Tender from the Viking Sun approaching the Chilean General Service Boat Talcahuano.
I was recently on a Viking Sun Cruise around Cape Horn, going from Buenos Aires, Argentina to Santiago, Chile. While walking the 1/4 mile walking track on Deck 2, I noticed a Chilean Navy Ship, the General Service Boat Talcahuano, in the distance beginning to circle the ship. Part of the deck path was closed and a tender had been launched. I, like about half of the 900 passengers, watched for the next hour, or so.
While we watched, the tender made several attempts to hook up with the Chilean Navy Ship, but couldn’t get close because of the waves. The Navy vessel continued to circle the ship and tried to reposition itself.
The tender returned to the cruise ship and waited while the Navy ship circled again. I was right above the tender on deck 2 next to the blocked deck area.
Through an open hatch in the top of the tender, I saw the Captain of the Viking Sun, whom I think had just taken command of the tender. He headed straight for the Navy Ship, and without apparent incident, went along side and transferred the passenger on a stretcher, her husband and the ship’s doctor to the Chilean Navy Ship which took off for a land-based hospital.
I was totally impressed with the way Viking handled the situation.
I did not hear of any report of the event on the Viking Sun; however, the next day Newsweek reported that the passenger had fallen, had injured herself, and had been evacuated to Coronel Bay, Chile for emergency treatment. Look at the Google Map of Coronel Bay; not quite the “End of the World” around Cape Horn, but close.
This raised a number of questions in my mind. Questions to ask about your travel insurance on a cruise; or any international trip, especially, if you are old; and, maybe even if you are not.
- No way was Medicare going to cover the evacuation, or anything else, outside the US. What are you prepared for?
- Does the fact that the rescue happened in international waters make any difference?
- Will the Chilean Navy want to be reimbursed?
- Does your travel insurance cover rescues at Sea?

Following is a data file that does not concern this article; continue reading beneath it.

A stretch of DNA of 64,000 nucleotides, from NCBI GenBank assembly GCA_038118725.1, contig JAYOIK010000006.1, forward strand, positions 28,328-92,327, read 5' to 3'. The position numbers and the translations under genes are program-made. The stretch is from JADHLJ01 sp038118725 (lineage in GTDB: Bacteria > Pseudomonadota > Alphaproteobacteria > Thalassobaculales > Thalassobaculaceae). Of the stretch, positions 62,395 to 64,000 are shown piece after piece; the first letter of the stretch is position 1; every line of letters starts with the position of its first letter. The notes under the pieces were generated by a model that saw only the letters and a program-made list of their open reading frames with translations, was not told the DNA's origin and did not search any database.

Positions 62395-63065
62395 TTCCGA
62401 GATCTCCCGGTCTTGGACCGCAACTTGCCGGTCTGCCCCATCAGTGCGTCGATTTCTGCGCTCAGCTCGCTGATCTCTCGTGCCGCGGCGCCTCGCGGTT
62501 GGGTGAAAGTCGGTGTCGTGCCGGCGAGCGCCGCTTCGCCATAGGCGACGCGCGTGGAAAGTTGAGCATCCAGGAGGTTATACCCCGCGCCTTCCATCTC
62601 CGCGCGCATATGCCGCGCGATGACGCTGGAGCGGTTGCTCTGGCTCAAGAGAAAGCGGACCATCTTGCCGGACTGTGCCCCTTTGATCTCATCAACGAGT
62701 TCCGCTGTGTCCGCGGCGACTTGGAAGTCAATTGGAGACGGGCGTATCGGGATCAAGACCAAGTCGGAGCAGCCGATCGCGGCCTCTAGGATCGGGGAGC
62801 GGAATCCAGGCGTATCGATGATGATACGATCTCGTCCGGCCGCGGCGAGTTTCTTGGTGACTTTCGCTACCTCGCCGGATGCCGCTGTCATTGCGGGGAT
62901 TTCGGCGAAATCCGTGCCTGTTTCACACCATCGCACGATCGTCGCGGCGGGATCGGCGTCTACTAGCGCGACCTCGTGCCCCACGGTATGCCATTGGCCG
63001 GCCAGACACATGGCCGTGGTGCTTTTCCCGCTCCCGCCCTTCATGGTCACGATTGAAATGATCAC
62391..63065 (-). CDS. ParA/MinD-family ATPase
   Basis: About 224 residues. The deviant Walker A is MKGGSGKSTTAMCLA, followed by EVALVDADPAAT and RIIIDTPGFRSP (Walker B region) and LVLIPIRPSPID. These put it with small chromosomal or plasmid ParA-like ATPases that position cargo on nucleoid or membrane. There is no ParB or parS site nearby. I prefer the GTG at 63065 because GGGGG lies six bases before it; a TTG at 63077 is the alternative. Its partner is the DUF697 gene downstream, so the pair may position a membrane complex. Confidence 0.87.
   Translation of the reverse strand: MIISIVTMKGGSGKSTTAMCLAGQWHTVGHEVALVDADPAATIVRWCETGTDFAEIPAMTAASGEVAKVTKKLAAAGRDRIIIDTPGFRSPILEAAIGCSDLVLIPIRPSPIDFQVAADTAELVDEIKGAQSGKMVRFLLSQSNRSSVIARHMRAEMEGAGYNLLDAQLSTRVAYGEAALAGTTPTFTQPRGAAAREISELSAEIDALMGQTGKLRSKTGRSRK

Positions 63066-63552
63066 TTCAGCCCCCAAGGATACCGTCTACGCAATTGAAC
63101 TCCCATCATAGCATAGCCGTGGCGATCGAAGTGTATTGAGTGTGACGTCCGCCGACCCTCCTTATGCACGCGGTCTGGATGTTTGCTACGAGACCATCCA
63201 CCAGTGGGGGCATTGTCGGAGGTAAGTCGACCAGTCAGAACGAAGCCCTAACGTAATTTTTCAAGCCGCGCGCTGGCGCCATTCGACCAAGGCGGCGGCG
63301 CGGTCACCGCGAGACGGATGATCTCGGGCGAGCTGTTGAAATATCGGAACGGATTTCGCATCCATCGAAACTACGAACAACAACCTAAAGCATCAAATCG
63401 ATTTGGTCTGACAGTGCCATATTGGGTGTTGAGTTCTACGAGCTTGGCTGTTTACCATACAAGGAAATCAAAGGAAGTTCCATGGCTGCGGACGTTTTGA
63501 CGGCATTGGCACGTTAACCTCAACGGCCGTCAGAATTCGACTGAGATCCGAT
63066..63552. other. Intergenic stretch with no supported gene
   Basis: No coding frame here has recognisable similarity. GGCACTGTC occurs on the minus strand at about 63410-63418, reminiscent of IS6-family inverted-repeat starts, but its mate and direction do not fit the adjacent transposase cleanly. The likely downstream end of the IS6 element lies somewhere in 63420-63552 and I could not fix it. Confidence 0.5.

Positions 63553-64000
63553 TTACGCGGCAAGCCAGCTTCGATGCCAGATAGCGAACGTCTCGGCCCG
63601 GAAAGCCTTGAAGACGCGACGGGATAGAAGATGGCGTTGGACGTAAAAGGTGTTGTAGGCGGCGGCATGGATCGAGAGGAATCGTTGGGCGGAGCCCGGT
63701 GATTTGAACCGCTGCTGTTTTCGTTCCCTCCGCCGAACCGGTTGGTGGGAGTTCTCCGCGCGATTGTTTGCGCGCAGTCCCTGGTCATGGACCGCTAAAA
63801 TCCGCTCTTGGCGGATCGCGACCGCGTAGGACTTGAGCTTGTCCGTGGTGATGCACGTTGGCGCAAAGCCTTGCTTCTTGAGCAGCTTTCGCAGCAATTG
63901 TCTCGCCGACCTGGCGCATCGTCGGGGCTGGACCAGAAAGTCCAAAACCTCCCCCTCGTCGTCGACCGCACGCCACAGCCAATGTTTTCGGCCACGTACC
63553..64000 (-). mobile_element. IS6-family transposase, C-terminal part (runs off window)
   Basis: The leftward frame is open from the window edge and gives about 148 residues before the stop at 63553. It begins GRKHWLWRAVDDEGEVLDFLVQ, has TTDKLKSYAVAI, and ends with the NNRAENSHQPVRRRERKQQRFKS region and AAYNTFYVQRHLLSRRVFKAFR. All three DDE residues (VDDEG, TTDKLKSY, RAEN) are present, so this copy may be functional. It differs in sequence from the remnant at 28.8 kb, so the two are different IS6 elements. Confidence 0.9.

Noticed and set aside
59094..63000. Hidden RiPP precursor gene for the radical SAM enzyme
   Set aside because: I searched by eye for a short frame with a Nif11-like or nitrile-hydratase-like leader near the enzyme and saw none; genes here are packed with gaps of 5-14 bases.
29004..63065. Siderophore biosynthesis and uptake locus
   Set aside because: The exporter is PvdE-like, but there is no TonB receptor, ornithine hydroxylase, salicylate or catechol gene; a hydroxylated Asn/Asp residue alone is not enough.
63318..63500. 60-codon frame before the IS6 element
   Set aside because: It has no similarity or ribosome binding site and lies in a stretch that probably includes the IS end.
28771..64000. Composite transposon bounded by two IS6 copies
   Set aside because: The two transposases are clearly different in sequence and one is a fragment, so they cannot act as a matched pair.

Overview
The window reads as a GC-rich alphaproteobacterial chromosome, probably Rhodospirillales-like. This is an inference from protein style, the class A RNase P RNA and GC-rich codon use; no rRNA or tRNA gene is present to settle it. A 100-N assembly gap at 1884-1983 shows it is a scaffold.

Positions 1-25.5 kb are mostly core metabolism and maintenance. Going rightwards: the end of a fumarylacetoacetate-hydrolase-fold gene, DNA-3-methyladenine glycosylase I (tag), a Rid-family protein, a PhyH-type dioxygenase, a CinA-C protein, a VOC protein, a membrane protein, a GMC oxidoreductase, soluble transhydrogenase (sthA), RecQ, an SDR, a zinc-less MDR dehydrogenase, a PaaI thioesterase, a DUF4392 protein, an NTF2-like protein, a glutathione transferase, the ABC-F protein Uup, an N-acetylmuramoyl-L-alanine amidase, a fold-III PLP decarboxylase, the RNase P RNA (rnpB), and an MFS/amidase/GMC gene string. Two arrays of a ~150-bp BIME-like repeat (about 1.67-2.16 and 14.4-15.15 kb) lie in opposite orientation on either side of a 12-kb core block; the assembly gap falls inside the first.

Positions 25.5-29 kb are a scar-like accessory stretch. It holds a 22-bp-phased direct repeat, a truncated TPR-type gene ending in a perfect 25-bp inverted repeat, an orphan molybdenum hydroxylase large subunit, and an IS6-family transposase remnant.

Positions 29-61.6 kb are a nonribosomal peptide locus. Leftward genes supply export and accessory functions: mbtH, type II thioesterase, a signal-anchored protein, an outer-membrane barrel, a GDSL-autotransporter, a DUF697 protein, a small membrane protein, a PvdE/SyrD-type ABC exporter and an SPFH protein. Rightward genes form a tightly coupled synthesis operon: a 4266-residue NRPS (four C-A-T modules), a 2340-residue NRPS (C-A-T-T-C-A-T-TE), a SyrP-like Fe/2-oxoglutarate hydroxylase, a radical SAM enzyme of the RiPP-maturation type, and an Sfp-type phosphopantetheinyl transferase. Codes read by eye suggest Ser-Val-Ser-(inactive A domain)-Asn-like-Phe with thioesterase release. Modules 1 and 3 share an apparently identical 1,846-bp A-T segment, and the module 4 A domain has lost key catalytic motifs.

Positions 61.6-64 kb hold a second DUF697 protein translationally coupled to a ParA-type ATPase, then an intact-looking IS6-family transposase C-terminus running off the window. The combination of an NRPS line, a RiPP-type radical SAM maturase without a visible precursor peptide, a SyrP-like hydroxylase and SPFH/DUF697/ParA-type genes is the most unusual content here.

- What about costs for husband, doctor and costs after transfer to the hospital in Coronel Bay?
- What if the passenger does not have insurance?
- Just what does your travel policy cover?
- Will your regular insurance cover any of this?
- Is there insurance coverage for the ship’s medical care or for the ship’s doctor going with the injured person to a foreign hospital?
- What unknown costs are there to a difficult rescue at sea?
The bottom line is that this lady was injured, transferred on the high seas, in a stretcher, from a cruise ship to a tender to a Chilean Navel Vessel, in international waters. She was then taken to a foreign hospital. She and her husband probably had no idea where they were going except that it was near “the end of the world.” We had just come around Cape Horn.
The real question is: What next? Did she come back to the ship? How? Where? When? Did she go home? How? Who paid?
Interesting questions, ask your insurance carrier.
I have in the past few years had two friends who have gotten sick while traveling, both in China. One spent over a month in a Chinese hospital, was transferred back to the US with medical support; and, then died. No insurance – wiped out an inheritance. The other had a stroke, spent several weeks in a Chinese hospital and was flown back to the US with a medical professional accompanying her. She had great insurance which covered all the costs and she is doing fine.
Travel insurance is expensive if you are old; but, consider the alternatives.
You might even want one of your kids to review your travel policy, if you have one, and advise you. None of us ever reads the policy, we just pay and board the ship.
There is no truth to the rumor that cruise lines weigh passengers when they board and when they leave, and that the one who gains the most weight gets a free trip. But, it seems that way. There is food everywhere and all the time. I keep looking for the resident gerontologist.
That said, cruise ships also have great fitness facilities and an assortment of food that allows you to eat only what is good for you.